Music Review: Ned Van Go is roadhouse-ready on CD

This CD cover image released by DSF shows "Lost in the Trouble," by Ned Van Go. (AP Photo/DSF)

Ned Van Go, "Lost in the Trouble" (DSF)

As their song titles suggest, Kentucky-based Ned Van Go play roadhouse rock like a band that loves the sound of broken glass. Here's a partial list of tunes on "Lost in the Trouble":

"1000 Dollar Car" — The guitars are angry, the lyrics funny.

"Poor White Trash Southern Reputation Blues" — The band ponders regional socio-economic bias to a square-dance beat.

"Pickaxe, Shovel and Dynamite" — The best song so far this year about disinterment.

"Hog Rock Road" — This sounds like a bar fight, and a good one.

"Drunk Like Shane MacGowan" — As opposed to being drunk unlike Shane MacGowan.

Ned Van Go's fifth album makes a strong case that they deserve a wider audience. While the band can rock like Ned Zeppelin or Ned Van Halen, the Van Gos like their twang too, and play with a cohesion befitting a group that has spent lots of time together in a van.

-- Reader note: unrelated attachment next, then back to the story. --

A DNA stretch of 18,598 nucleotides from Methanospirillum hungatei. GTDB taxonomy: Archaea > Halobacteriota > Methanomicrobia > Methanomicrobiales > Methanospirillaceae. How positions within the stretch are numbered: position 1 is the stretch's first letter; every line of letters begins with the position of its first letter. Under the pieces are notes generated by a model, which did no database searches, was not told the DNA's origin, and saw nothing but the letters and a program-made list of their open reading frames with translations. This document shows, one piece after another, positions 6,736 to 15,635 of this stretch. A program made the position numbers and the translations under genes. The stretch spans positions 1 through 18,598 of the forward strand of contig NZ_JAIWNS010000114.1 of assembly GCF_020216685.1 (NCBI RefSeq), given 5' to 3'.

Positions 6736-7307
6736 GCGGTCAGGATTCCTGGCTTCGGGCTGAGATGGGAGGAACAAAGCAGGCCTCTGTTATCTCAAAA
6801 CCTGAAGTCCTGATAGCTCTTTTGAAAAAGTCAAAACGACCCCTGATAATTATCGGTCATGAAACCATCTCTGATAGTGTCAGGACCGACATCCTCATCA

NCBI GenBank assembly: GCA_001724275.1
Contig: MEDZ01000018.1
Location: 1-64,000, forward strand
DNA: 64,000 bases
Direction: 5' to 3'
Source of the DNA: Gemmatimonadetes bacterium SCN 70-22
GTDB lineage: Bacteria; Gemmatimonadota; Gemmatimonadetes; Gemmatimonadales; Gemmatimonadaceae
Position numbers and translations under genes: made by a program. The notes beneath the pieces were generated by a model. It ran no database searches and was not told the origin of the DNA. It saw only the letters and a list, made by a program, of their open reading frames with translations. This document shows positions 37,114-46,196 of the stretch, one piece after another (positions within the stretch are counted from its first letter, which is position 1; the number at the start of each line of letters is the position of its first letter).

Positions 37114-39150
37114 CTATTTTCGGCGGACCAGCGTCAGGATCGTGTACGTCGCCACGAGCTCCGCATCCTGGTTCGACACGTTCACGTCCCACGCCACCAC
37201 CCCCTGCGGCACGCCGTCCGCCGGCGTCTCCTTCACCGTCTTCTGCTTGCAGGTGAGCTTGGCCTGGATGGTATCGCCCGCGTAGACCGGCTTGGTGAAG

Frontman Ned Hill's a fine songwriter, and the quartet also includes lead guitarist Bob Grant, who has played with the Bad Livers. Dan Baird of the Georgia Satellites sits in on two songs, and there are guest appearances by Warner Hodges (who has played with Jason and the Scorchers) and Robert Kearns (Bottle Rockets).

Producer Michael Webb (John Fogerty, Poco, Gary Allan) wisely opts for a sound low on gloss and high on energy, whether the band's serving up a poignant Springsteenish blue-collar lament ("Last Factory Song") or a bluegrass breakdown with no banjo ("Copper Bluegrass").

There's also a sweet closing ballad titled "Moon Shine on You." Surprisingly it's not about homemade whiskey.